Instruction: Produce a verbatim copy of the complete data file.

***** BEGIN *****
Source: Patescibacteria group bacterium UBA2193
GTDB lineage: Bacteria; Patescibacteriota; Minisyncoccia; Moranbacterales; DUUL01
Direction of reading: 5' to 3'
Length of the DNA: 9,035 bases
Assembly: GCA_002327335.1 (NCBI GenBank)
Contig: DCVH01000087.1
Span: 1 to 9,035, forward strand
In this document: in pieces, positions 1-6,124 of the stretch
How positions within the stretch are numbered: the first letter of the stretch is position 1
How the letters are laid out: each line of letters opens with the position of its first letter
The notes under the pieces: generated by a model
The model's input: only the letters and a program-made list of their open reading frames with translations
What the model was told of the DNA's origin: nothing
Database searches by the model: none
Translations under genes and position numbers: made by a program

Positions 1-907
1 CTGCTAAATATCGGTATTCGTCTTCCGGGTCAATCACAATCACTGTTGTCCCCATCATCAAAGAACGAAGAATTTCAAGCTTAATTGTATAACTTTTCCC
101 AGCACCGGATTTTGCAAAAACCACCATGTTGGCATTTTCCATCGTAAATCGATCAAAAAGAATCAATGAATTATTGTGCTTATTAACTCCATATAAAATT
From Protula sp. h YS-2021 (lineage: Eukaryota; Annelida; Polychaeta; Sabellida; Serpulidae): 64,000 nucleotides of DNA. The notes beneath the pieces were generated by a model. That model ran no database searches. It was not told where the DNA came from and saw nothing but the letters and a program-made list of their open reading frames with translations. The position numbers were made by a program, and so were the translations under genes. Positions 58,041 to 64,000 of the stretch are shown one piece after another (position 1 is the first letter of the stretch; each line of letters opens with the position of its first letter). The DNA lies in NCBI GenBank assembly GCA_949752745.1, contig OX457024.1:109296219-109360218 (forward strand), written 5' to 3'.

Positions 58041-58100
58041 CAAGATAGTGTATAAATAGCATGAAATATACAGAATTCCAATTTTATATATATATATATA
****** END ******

Source: Patescibacteria group bacterium UBA2193
GTDB lineage: Bacteria; Patescibacteriota; Minisyncoccia; Moranbacterales; DUUL01
Direction of reading: 5' to 3'
Length of the DNA: 9,035 bases
Assembly: GCA_002327335.1 (NCBI GenBank)
Contig: DCVH01000087.1
Span: 1 to 9,035, forward strand
In this document: in pieces, positions 1-6,124 of the stretch
How positions within the stretch are numbered: the first letter of the stretch is position 1
How the letters are laid out: each line of letters opens with the position of its first letter
The notes under the pieces: generated by a model
The model's input: only the letters and a program-made list of their open reading frames with translations
What the model was told of the DNA's origin: nothing
Database searches by the model: none
Translations under genes and position numbers: made by a program

Positions 1-907
1 CTGCTAAATATCGGTATTCGTCTTCCGGGTCAATCACAATCACTGTTGTCCCCATCATCAAAGAACGAAGAATTTCAAGCTTAATTGTATAACTTTTCCC
101 AGCACCGGATTTTGCAAAAACCACCATGTTGGCATTTTCCATCGTAAATCGATCAAAAAGAATCAATGAATTATTGTGCTTATTAACTCCATATAAAATT
From Protula sp. h YS-2021 (lineage: Eukaryota; Annelida; Polychaeta; Sabellida; Serpulidae): 64,000 nucleotides of DNA. The notes beneath the pieces were generated by a model. That model ran no database searches. It was not told where the DNA came from and saw nothing but the letters and a program-made list of their open reading frames with translations. The position numbers were made by a program, and so were the translations under genes. Positions 58,041 to 64,000 of the stretch are shown one piece after another (position 1 is the first letter of the stretch; each line of letters opens with the position of its first letter). The DNA lies in NCBI GenBank assembly GCA_949752745.1, contig OX457024.1:109296219-109360218 (forward strand), written 5' to 3'.

Positions 58041-58100
58041 CAAGATAGTGTATAAATAGCATGAAATATACAGAATTCCAATTTTATATATATATATATA